I hear you on that. I’ve got Shiny New Ideas lined up around the block (the neighbors despise us). Thanks for stopping by, Cathy!

Thanks so very, very much for having me, Hillary!!! It’s been great fun J

Cathy has graciously offered a giveaway of an e-book copy of Caught in Amber to one lucky commenter. I'll draw the winner via Rafflecopter on February 6th, and announce the winner here and on twitter!

About the Author

Cathy Pegau lives in semi-far north, mostly soggy South Central Alaska with her husband, two daughters, cats, dogs and the occasional bear. She writes a variety of speculative fiction between stints as mom, wife, substitute teacher/aide and UPS driver.

Find her latest book Caught in Amber at:
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a Rafflecopter giveaway

Friday, January 25, 2013


I became slightly obsessed with tilapia when a friend recommended Kirkland Signature's (Costco) individually frozen loins. And no, it wasn't because of the word "loins".*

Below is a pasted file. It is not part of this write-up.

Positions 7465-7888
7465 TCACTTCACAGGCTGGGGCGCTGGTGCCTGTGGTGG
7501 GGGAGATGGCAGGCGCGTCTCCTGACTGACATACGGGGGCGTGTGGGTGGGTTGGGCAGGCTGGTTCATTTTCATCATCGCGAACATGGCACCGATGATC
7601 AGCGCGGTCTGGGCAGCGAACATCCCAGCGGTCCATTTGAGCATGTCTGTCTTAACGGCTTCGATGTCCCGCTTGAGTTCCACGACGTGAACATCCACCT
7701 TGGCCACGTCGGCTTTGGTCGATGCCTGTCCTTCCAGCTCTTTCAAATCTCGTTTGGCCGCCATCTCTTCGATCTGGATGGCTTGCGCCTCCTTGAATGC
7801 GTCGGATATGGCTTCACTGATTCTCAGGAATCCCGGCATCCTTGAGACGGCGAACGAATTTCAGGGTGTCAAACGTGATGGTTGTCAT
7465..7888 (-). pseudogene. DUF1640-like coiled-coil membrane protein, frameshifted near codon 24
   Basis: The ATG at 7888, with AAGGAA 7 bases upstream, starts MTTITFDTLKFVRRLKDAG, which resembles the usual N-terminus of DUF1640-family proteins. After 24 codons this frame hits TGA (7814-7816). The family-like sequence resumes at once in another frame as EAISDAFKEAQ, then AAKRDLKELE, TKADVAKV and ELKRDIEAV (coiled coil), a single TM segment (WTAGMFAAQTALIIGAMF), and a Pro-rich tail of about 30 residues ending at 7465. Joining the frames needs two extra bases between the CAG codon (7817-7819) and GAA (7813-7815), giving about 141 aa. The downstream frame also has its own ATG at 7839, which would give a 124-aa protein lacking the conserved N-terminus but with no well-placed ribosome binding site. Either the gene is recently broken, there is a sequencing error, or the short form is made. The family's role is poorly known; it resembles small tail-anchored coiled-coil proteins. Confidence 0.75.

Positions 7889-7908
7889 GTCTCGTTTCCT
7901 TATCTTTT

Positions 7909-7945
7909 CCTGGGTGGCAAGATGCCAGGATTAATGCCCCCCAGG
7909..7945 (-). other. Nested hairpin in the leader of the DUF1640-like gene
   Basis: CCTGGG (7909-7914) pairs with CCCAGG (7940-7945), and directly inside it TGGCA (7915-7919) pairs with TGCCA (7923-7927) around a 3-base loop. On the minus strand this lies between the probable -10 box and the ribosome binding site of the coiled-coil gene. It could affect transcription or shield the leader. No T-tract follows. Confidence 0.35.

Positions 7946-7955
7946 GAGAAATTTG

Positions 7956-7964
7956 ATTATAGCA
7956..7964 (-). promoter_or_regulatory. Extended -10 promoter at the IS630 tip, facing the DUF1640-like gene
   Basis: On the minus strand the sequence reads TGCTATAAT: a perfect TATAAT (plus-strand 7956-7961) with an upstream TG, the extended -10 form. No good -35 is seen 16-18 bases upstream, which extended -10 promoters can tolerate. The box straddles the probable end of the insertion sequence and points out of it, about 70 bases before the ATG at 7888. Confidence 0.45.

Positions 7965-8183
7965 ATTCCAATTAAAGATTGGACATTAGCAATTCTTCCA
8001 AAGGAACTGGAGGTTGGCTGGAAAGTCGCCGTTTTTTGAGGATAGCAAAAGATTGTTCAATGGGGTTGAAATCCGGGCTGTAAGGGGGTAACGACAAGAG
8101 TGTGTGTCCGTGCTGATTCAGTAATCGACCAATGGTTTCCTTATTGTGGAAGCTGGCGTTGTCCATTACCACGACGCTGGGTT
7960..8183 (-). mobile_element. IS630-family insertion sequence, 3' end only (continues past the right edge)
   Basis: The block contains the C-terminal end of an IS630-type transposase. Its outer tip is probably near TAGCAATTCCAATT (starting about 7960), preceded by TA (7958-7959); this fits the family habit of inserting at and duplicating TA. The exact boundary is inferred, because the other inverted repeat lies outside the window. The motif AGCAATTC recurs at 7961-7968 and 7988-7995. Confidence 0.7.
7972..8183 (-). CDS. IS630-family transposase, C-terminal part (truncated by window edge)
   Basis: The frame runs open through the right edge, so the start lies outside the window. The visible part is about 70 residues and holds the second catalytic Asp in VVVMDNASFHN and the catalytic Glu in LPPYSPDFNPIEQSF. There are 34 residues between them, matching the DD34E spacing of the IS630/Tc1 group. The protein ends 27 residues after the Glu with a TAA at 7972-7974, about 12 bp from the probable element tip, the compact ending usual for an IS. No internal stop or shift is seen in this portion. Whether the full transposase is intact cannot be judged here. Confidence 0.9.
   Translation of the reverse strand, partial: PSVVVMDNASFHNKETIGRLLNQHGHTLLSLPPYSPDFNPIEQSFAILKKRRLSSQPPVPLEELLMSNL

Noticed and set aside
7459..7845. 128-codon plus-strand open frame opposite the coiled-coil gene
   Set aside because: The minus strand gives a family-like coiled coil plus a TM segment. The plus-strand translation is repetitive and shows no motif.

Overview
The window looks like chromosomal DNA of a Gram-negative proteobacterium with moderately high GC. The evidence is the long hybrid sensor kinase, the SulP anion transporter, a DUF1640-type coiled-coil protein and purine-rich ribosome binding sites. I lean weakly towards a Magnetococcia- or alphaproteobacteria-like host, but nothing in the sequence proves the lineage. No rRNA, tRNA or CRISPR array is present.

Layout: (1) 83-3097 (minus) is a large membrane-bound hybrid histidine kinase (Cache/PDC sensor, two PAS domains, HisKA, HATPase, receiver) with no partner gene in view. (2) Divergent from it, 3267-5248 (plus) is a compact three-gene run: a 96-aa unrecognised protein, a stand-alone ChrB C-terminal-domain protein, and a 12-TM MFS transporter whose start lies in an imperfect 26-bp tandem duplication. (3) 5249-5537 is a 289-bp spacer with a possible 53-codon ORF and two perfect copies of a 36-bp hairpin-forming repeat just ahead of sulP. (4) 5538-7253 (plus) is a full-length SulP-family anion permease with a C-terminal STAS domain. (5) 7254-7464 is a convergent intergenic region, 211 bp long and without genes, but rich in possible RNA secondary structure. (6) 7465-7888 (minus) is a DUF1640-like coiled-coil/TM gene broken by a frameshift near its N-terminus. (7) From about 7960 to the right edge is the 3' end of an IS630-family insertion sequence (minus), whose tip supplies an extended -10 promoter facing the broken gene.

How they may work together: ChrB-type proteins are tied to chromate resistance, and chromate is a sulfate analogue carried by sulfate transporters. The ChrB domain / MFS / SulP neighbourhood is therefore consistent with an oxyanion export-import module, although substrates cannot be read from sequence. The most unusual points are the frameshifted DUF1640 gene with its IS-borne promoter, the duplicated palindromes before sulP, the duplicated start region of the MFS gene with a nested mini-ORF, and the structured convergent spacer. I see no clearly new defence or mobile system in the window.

Nutritional Info

Tilapia isn't exactly an A-list fish, but it's low calorie, high protein and isn't strong-tasting so it's easy to prepare toward the flavor profile of your choice. It's not like we can eat salmon everyday. *looks around, realizes she's in Alaska* Okay, so some of us could, but it's not practical for most people.

Today we're doing Tortilla-Encrusted Tilapia. In the past, I've crusted this fish with panko, bread crumbs, herbed flour and oatmeal, but this was a first, and it was delightful!


3 tilapia loins
2 C corn chips
1/2 t garlic powder
1/2 t chili powder
1/2 t cumin
1/2 t paprika
1/4 t dried parsley
1/2 t salt
1/2 t black pepper
1 egg
1 T V8 or milk (this is not a typo)
1/3 C flour
2 T canola oil

1. Defrost and dry the tilapia loins